Hemp structure – Walls

Tests aim to explore system behaviours on a different hemp arrangement. Two kinds of “walls” follow the hemp bending.

Sequential operations
  • design and lasercut the plexi structure: plexiglass, diameter 95mm, thickness 2mm (thanks to MakeInBo)
  • build hemp structures: distance between plates 85/50mm
  • put the structure in a glass jar with some ml of water
  • autoclave, 121°C – 20′
  • (bio)plastic #2.1.2 spread on fibers
  • inoculate with POS1 – Pleurotus Ostreatus
  • growth in a dark room at 22.5°C for 18 days

Sample: #3.2.1 _ Simmetric Wall

wall_benchmark_sample#3.2.1

IMG_20141118_144242 IMG_20141205_152210

IMG_20141118_144308 IMG_20141205_151945b

IMG_20141205_152029 IMG_20141205_152139

IMG_20141205_152129 IMG_20141205_152525

IMG_20141205_152439

Sample: #3.2.2 _ aSimmetric Wall

wall_benchmark_sample#3.2.2

IMG_20141118_144349 IMG_20141205_153547

IMG_20141118_144521 IMG_20141205_153050

IMG_20141205_153222

IMG_20141205_153151 IMG_20141205_153141

IMG_20141205_153135

bio-analogic computation

Mycelium is a living agent-system. The hemp fiber structure built here connects two plexiglass plates and It provides a good substrate to mycelium growth. Result shows a redundant and hyper connected system: a fibrous composite material made of (and by) mycelium.

> Benchmark.

Sequential operations
  • design and lasercut plates: plexiglass, diameter 75/88 mm, thickness 3mm (thanks to MakeInBo)
  • build hemp structures: distance between plates 15cm
  • put the structure in a glass jar with some ml of water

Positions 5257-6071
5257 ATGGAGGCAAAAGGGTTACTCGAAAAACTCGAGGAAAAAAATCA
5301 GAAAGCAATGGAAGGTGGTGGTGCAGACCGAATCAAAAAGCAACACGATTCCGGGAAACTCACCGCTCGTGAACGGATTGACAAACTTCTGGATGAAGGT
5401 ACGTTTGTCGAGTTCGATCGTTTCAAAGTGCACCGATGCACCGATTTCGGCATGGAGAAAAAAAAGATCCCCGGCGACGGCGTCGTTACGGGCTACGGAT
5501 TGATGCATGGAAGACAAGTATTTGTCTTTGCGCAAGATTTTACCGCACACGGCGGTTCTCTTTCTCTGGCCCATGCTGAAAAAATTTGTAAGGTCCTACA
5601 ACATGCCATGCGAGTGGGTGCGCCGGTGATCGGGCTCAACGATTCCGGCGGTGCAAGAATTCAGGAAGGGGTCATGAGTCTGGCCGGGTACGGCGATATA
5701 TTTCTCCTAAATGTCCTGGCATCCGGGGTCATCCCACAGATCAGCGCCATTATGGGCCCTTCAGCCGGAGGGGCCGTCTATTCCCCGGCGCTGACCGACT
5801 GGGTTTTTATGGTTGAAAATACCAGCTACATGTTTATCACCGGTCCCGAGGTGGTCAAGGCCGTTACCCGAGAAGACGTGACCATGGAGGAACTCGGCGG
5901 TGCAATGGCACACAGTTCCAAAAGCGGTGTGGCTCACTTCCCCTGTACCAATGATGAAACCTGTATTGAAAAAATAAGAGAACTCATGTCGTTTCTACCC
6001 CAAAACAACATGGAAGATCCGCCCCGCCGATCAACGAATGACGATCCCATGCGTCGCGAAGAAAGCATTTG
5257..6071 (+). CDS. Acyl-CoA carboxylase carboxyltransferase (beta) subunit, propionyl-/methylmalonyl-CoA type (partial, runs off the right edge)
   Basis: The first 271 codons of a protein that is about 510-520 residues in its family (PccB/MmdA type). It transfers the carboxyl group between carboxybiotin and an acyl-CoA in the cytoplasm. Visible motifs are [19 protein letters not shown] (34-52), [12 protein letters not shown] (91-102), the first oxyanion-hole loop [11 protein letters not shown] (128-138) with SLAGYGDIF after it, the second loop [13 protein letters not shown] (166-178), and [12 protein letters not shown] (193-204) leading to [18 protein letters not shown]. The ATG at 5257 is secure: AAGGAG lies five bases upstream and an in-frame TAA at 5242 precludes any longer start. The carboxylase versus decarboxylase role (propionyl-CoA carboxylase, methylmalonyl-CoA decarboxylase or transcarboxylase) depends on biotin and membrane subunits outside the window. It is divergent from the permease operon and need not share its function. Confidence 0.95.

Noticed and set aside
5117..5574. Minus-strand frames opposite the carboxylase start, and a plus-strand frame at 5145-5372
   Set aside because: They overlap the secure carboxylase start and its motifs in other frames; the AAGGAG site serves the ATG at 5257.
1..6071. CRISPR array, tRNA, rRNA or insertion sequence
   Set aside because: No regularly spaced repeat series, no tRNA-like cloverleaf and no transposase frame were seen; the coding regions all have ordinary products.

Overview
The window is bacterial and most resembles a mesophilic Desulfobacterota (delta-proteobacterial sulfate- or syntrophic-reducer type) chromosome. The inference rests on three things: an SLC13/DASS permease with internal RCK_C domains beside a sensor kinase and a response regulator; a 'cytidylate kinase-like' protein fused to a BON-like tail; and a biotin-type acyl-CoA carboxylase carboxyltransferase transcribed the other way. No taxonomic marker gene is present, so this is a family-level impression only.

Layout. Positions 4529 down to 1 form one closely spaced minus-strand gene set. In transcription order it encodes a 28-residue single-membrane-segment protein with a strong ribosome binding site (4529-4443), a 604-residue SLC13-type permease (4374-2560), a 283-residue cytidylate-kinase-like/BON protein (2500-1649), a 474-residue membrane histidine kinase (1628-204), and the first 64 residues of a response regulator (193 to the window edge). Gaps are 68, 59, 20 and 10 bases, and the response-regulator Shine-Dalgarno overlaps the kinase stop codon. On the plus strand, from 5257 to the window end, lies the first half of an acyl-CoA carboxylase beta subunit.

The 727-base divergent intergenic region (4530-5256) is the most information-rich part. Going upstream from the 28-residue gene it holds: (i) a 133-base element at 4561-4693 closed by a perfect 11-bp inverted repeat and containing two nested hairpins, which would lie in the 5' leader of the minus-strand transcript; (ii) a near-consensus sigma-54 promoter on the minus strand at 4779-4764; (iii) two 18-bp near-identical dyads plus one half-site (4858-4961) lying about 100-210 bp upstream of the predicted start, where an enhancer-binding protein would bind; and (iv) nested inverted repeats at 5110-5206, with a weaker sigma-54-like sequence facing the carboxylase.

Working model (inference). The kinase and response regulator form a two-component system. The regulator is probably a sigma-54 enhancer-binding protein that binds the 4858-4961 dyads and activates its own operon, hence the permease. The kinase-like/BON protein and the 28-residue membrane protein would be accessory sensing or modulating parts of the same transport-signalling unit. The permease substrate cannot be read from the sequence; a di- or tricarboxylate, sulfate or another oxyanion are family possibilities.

• autoclave, 121°C – 20′
  • (bio)plastic #2.1.2 spread on fibers
  • inoculate with POS1 – Pleurotus Ostreatus (5 infected wheat grains)
  • growth in a dark room at 22.5°C for 12 days > image
Sample #3.1.1 – bio-analogic computation _ mycelium tectonics

bioanalogic-computation_02

bioanalogic-computation_00 bioanalogic-computation_01

bioanalogic-computation_03 IMG_20141114_155007

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bioanalogic-computation_06

Hemp structure – benchmark

After latest and satisfying inVitro results (1, 2), some simple structures eneble the possibility to investigate the 3th dimension. These “benchmark” are a kind of analogic computation to understend and finally explore mycelium tectonics, architecturally speaking.

Sequential operations
  • design and lasercut the wood structure: poplar, diameter 60mm, thickness 4mm (thanks to MakeInBo)
  • build hemp structures: distance between plates 10cm
  • 24h in water (this step involved fiber bending and volume reduction)
  • autoclave, 121°C – 20′
  • (bio)plastic #2.1.2 spread on fibers > image
  • inoculate with POS1 – Pleurotus Ostreatus (one infected wheat grain)
  • put the structure in a glass jar with some ml of water to ensure humidity > image
  • growth in a dark room at 22.5°C for 16 days > image

#3.0.1B – “gravity”

sample_#3.0.1B_t0 sample_#3.0.1B_t1-2

sample_#3.0.1B_A sample_#3.0.1B_B
sample_#3.0.1B_E

#3.0.2B – “double plate linear”

sample_#3.0.2B_t0 sample_#3.0.2B_t1

sample_#3.0.2B_A sample_#3.0.2B_B

#3.0.3B – “double plate open”

sample_#3.0.3B_t0 sample_#3.0.3B_t1

sample_#3.0.3B_A sample_#3.0.3B_B-2
sample_#3.0.3B_C